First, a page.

Financial compliance, VAT & record keeping
“About the time we can make the ends meet, somebody moves the ends.” – Herbert Hoover
One thing that is always a prime consideration when running a business is your obligations to compliance, financial regulation and legislation in relation to tax and national insurance (N.I.).
It has to be said that, without exception, to run a business enterprise legally, you have to comply with the various aspects of tax, when and how they apply to your business. Not doing so can be severely penalised and, potentially, cost you your business and worse.
The good news is that there are numerous resources which can be utilised to ensure compliance and make life easier for what is one of the more mundane aspects of running your business. Not least of these is HM Revenue & Customs themselves who, despite popular belief, are extremely helpful (talk to them) and provide things from workshops and advice lines to specialist advisers on subjects such as VAT.
That aside, it is always a worthwhile exercise spending the time to understand your tax obligations prior to setting out on your business venture.
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Financial compliance: Income tax, National Insurance contributions and VAT
If you register with HMRC as a self-employed person (i.e. sole trader or partnership) you will pay tax on any profits your business makes at the end of your trading year. This is not just on any personal earnings but the bottom line on your year end accounts that shows the profit – irrespective of whether you have drawn it as earnings or not.
In addition, as self employed, you will be required to pay Class 2 and Class 4 National Insurance contributions (NIC’s). Any employees within the business should be dealt with, irrespective of the legal entity your business takes, as indicated in the paragraph below on limited companies.
If you incorporate the business as a limited company, you are classed as an employee, which means you must pay income tax through the company’s Pay As You Earn (PAYE) scheme, as well as NICs, (including any employees on your payroll). The company must also pay Corporation Tax to HMRC each year, at the prevailing rate, against their profits after all costs, allowances and expenses have been accounted for and taken off.
In addition, should the business register for VAT, this also needs to be taken into account. Registering for VAT isn’t dependent on the legal status of the business (i.e. sole trader, limited company etc) but on other factors which need to be considered.
There is a turnover threshold at which point the business MUST be VAT registered – currently (2017/18) £85,000. This is turnover (the total amount of business you do within a year) NOT profit. There may be reasons why it’s advantageous to register from the outset but, equally, the opposite could be true.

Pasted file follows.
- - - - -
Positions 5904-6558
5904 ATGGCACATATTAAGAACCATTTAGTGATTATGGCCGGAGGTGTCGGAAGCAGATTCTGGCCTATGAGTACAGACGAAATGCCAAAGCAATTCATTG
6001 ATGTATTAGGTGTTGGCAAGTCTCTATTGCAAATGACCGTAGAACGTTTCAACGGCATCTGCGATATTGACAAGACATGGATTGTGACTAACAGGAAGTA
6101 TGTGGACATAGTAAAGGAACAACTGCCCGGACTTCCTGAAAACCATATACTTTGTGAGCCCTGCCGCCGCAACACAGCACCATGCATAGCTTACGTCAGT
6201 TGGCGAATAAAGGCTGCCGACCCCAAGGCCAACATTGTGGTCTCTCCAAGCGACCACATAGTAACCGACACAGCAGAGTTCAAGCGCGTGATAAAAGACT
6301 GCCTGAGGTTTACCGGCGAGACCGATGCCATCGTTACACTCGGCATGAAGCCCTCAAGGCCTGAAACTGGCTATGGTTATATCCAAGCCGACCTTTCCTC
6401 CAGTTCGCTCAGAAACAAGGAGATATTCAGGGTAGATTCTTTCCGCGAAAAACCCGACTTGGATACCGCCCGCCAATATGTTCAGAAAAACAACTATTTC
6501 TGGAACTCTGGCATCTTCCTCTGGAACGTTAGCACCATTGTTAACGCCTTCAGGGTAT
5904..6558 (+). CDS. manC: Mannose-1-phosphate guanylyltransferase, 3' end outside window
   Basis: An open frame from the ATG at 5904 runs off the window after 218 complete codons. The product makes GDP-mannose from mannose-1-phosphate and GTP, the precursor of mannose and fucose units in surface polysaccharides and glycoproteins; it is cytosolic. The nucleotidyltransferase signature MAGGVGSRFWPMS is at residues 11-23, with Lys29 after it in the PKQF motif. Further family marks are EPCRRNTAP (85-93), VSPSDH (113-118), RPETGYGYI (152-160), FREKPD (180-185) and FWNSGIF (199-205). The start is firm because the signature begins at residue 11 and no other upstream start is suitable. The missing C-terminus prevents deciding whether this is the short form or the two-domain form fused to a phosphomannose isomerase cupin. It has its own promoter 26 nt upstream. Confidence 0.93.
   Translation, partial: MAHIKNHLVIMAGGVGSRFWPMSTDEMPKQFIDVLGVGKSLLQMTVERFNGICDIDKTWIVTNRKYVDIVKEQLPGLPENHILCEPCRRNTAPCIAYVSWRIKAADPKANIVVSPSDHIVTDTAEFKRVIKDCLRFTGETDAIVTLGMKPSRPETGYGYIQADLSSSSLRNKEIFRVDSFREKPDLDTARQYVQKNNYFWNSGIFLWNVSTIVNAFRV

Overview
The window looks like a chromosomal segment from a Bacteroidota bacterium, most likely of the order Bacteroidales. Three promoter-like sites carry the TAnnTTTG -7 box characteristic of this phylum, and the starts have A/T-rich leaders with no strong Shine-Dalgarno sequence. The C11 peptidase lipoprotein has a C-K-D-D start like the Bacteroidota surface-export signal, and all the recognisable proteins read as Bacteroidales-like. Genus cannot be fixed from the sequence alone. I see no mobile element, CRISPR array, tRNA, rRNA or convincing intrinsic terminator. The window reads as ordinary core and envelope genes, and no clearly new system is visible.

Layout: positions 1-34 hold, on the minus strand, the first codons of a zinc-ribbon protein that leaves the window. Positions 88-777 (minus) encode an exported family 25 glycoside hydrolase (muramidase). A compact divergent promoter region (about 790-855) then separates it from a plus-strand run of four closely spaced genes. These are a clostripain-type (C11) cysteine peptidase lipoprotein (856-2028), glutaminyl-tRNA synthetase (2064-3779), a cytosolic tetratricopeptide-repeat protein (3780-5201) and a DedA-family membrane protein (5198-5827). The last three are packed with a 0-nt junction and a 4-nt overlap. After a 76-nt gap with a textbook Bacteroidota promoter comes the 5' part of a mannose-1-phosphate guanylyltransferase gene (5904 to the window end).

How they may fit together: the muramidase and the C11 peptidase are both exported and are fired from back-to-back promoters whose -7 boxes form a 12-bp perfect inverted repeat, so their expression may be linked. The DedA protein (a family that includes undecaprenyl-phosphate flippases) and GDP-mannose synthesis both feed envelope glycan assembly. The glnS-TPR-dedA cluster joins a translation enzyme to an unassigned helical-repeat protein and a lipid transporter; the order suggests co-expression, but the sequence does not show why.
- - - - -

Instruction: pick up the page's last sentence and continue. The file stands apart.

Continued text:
It’s worth taking the time to consider the pro’s and con’s of VAT registration within the business planning process. VAT is applicable to the sale of most goods and services but there are exceptions and you also need to know if any of these apply to your venture. There are also various options for paying your VAT but the most common is a quarterly return and payment. This has become much simpler through online returns, submissions and payments that HMRC now employ.
Financial compliance: Tax liabilities
It is worth noting and re-iterating at this point that there are very strict compliance laws and rules that all business owners should be aware of to ensure compliance but also to make sure they are tax efficient and pay no more or less than their dues.
Within this, businesses are eligible for a broad range of tax allowances and reliefs. Good examples of this could be capital invested in assets such as machinery and fixtures and fittings for your premises which can be claimed as a capital allowances. From a start up perspective, money you spend before the business is officially launched could potentially be claimed as a pre-trading business expense and notifying HMRC accordingly will ensure you can benefit from any claims made in this way.
To maximise any benefits it is essential to minimise your tax liabilities and to do this effectively will invariably mean engaging a qualified accountant. Although this is a cost (unfortunately they don’t provide their services for free!) a good accountant can help your business maximise its tax efficiency, offer invaluable advice specific to your business and, potentially, save you money.
Accountants can ensure your year end accounts are brought together accurately and correctly, submit tax returns and make dealing with HMRC so much easier. Certainly worth the monthly or annual fee they will charge. That said, accountants always act as an agent for you as the business owner and it is your responsibility to ensure that all financial information is correct and as far as HMRC are concerned, you are legally liable for the accuracy and honesty of anything submitted for tax purposes.
All financial information and accounts must be kept for at least six years – even if the business ceases trading.
To maximise any benefits it is essential to minimise your tax liabilities … to do this effectively will invariably mean engaging a qualified accountant.